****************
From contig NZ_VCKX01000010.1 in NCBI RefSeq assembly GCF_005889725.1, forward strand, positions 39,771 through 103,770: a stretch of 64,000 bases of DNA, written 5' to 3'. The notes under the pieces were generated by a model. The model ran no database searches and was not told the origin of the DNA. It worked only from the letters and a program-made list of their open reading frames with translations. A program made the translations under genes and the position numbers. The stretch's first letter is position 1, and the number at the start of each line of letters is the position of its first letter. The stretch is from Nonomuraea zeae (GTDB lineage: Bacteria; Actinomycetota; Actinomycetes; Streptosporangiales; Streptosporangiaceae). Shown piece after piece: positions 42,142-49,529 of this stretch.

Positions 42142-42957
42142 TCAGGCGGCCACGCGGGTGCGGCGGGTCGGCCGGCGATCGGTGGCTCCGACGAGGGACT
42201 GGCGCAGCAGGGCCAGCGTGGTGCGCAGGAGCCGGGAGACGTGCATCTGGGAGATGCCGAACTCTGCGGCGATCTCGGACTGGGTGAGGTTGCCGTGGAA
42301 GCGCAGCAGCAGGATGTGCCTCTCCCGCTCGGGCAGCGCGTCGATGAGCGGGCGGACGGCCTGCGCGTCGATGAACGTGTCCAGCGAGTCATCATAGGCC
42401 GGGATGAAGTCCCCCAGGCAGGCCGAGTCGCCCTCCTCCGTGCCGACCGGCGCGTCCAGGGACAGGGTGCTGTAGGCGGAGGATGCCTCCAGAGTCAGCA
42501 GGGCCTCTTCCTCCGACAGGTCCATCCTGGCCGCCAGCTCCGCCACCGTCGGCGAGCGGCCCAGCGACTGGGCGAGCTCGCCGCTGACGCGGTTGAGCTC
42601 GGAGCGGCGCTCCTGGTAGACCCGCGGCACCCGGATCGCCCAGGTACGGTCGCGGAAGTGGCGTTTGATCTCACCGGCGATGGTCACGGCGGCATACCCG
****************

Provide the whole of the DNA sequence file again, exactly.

From contig NZ_VCKX01000010.1 in NCBI RefSeq assembly GCF_005889725.1, forward strand, positions 39,771 through 103,770: a stretch of 64,000 bases of DNA, written 5' to 3'. The notes under the pieces were generated by a model. The model ran no database searches and was not told the origin of the DNA. It worked only from the letters and a program-made list of their open reading frames with translations. A program made the translations under genes and the position numbers. The stretch's first letter is position 1, and the number at the start of each line of letters is the position of its first letter. The stretch is from Nonomuraea zeae (GTDB lineage: Bacteria; Actinomycetota; Actinomycetes; Streptosporangiales; Streptosporangiaceae). Shown piece after piece: positions 42,142-49,529 of this stretch.

Positions 42142-42957
42142 TCAGGCGGCCACGCGGGTGCGGCGGGTCGGCCGGCGATCGGTGGCTCCGACGAGGGACT
42201 GGCGCAGCAGGGCCAGCGTGGTGCGCAGGAGCCGGGAGACGTGCATCTGGGAGATGCCGAACTCTGCGGCGATCTCGGACTGGGTGAGGTTGCCGTGGAA
42301 GCGCAGCAGCAGGATGTGCCTCTCCCGCTCGGGCAGCGCGTCGATGAGCGGGCGGACGGCCTGCGCGTCGATGAACGTGTCCAGCGAGTCATCATAGGCC
42401 GGGATGAAGTCCCCCAGGCAGGCCGAGTCGCCCTCCTCCGTGCCGACCGGCGCGTCCAGGGACAGGGTGCTGTAGGCGGAGGATGCCTCCAGAGTCAGCA
42501 GGGCCTCTTCCTCCGACAGGTCCATCCTGGCCGCCAGCTCCGCCACCGTCGGCGAGCGGCCCAGCGACTGGGCGAGCTCGCCGCTGACGCGGTTGAGCTC
42601 GGAGCGGCGCTCCTGGTAGACCCGCGGCACCCGGATCGCCCAGGTACGGTCGCGGAAGTGGCGTTTGATCTCACCGGCGATGGTCACGGCGGCATACCCG